Vs. 4, “I will go down to Egypt with you, and I will surely bring you back again. And Joseph’s own hand will close your eyes.” Before Jacob would go down to Egypt, he went to Beersheba, which had quite significance for both Abraham and Isaac before him. It was a place where they called upon the Lord (Genesis 21, 26), and so Jacob via the route to Egypt would bring a sacrifice to the Lord at Beersheba. It was here that God spoke to him in a dream and reassured him that He would be with him. Though it would take 430 years for them to exit (Exodus) Egypt, God would certainly bless them as they would continue to increase in numbers. Jacob’s descendants listed in the genealogy (vs. 8-26) give us a reminder that this family line was not a perfect one, but a chosen one. How appropriate for us too! Goshen was chosen for a number of things: It was fertile place, a place to keep them separated from the Egyptians, a place to tend to their flocks (they were shepherds).
Regarding application…Acknowledging God. Vs. 1, “So Israel set out with all that was his, and when he reached Beersheba, he offered sacrifices to the God of his father Isaac.” God did an amazing thing for old Jacob! Not only did His covenant (vs. 3) continue with Jacob, but he got to see his son Joseph again. I think in the midst of all the busyness and excitement to seize those blessings, it is awesome to see Jacob stop to acknowledge the Lord. Question: Do you take the time to acknowledge God enough? God is relational, and He created us to be relational beings. Let us take time to build that relationship with the Lord so that we are able to consistently be reminded of His presence in our lives. I’m blessed to have my wife and her family a part of my life. It would be crazy for me to go home every day and never acknowledge them or say “hi” to them. Yet, many who call themselves Christians don’t acknowledge God enough. Turn to the Lord today!
Vs. 3, “Joseph said to his brothers, “I am Joseph! Is my father still living?” But his brothers were not able to answer him, because they were terrified at his presence.” Some 22 years later, Joseph finally would be able to reconcile with his brothers! A beautiful picture of reconciliation, forgiveness, and the released weight of guilt would come upon the brothers. I love the outpouring of emotion and affection that Joseph gives to his brothers (vs. 14-16). Additionally, we see how God’s people would find themselves in Egypt because of the famine (vs. 4-11). I find myself so overjoyed for Jacob/Israel when he find out the news that Joseph his beloved son is alive (vs. 26-28).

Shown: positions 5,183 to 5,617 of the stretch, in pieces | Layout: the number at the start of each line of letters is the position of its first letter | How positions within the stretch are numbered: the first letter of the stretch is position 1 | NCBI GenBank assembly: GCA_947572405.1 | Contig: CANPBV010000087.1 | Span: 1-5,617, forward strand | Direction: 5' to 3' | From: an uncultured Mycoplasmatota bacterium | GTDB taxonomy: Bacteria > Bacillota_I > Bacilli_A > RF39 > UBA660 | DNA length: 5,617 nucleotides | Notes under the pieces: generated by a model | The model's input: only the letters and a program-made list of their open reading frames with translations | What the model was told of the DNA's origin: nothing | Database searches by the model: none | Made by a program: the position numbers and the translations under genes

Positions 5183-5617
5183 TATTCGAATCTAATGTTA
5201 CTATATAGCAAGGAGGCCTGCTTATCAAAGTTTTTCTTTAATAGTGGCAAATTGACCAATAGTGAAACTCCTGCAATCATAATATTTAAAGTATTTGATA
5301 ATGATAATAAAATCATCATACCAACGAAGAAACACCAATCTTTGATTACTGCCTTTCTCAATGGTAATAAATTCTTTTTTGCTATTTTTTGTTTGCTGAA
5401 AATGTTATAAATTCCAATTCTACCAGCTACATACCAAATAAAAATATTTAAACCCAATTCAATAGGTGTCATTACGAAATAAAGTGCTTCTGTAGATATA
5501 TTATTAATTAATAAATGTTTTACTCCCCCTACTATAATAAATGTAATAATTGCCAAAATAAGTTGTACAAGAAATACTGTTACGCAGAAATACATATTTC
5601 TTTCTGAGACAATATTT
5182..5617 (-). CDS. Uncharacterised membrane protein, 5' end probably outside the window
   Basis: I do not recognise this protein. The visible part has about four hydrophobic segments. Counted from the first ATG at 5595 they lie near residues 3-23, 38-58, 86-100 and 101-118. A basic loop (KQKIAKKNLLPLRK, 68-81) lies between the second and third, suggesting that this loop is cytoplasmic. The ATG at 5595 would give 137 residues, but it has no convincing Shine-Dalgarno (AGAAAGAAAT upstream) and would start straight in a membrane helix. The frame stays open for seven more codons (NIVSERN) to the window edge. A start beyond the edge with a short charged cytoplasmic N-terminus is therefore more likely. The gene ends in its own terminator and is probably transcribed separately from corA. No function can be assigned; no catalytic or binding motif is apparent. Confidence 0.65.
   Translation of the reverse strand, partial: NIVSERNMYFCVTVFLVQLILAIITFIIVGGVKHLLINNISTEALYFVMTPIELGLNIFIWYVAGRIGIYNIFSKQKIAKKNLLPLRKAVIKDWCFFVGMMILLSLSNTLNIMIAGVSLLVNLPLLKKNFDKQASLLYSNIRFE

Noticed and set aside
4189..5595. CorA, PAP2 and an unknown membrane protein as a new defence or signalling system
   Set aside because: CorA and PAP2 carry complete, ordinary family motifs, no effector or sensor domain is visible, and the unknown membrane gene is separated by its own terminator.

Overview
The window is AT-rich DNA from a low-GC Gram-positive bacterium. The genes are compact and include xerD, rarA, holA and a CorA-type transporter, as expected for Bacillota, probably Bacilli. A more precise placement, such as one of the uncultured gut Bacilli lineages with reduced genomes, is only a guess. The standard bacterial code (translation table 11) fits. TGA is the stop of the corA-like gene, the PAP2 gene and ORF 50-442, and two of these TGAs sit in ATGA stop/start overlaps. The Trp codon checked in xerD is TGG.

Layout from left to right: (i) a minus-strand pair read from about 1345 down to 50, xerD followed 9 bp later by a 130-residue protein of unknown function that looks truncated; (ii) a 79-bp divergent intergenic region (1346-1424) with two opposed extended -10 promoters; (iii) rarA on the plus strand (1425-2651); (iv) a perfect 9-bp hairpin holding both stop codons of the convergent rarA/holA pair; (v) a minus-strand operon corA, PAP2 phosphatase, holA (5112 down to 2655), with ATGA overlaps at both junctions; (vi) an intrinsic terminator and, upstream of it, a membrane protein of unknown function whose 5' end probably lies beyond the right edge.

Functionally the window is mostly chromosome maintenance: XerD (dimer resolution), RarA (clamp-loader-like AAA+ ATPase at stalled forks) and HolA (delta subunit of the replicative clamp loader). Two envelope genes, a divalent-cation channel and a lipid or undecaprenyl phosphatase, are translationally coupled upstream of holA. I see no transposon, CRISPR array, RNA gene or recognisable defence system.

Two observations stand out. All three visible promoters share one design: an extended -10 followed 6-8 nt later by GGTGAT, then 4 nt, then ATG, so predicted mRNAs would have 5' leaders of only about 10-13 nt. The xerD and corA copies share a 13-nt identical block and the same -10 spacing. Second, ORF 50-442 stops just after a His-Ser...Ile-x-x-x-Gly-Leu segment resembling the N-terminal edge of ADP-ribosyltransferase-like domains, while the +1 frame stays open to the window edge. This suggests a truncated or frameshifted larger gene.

Regarding application…God is Sovereign. Vs. 8, “So then, it was not you who sent me here, but God. He made me father to Pharaoh, lord of his entire household and ruler of all Egypt.” Brothers and sisters, the story of Joseph is a huge reminder for us when the evil intentions of others cause us to wonder if there is a God. God works in mysterious ways. I am not about to even try to explain it for the wisdom of man is foolishness to God (I Corinthians 3:19). Though we live in a sinful world, God is in control. There is nothing that happens that He is not aware of. I wish we were all immune from the evil of this world. But find a hope in knowing that Jesus will return again to conquer evil for good (Revelation 19). Joseph set the example for us in patience, faith and forgiveness. Let us go and do likewise.
Vs. 2, “Then put my cup, the silver one, in the mouth of the youngest one’s sack, along with the silver for his grain.” And he did as Joseph said.” Joseph continued to test his brothers to see what their response would be by this ploy of putting his own silver cup into Benjamin’s sack. It’s important to note that while the cup was used by Egyptians for divination (the use of foretelling signs through demonic means), Joseph did not have to endorse such a belief system. The test worked and the brothers of Joseph came back, only this time with true repentance in their heart. Judah steps up and delivers a stirring speech full of heartfelt contrition (vs. 18-34). Quite a change in the life and attitude of Judah from (Genesis 38) where he lived very worldly.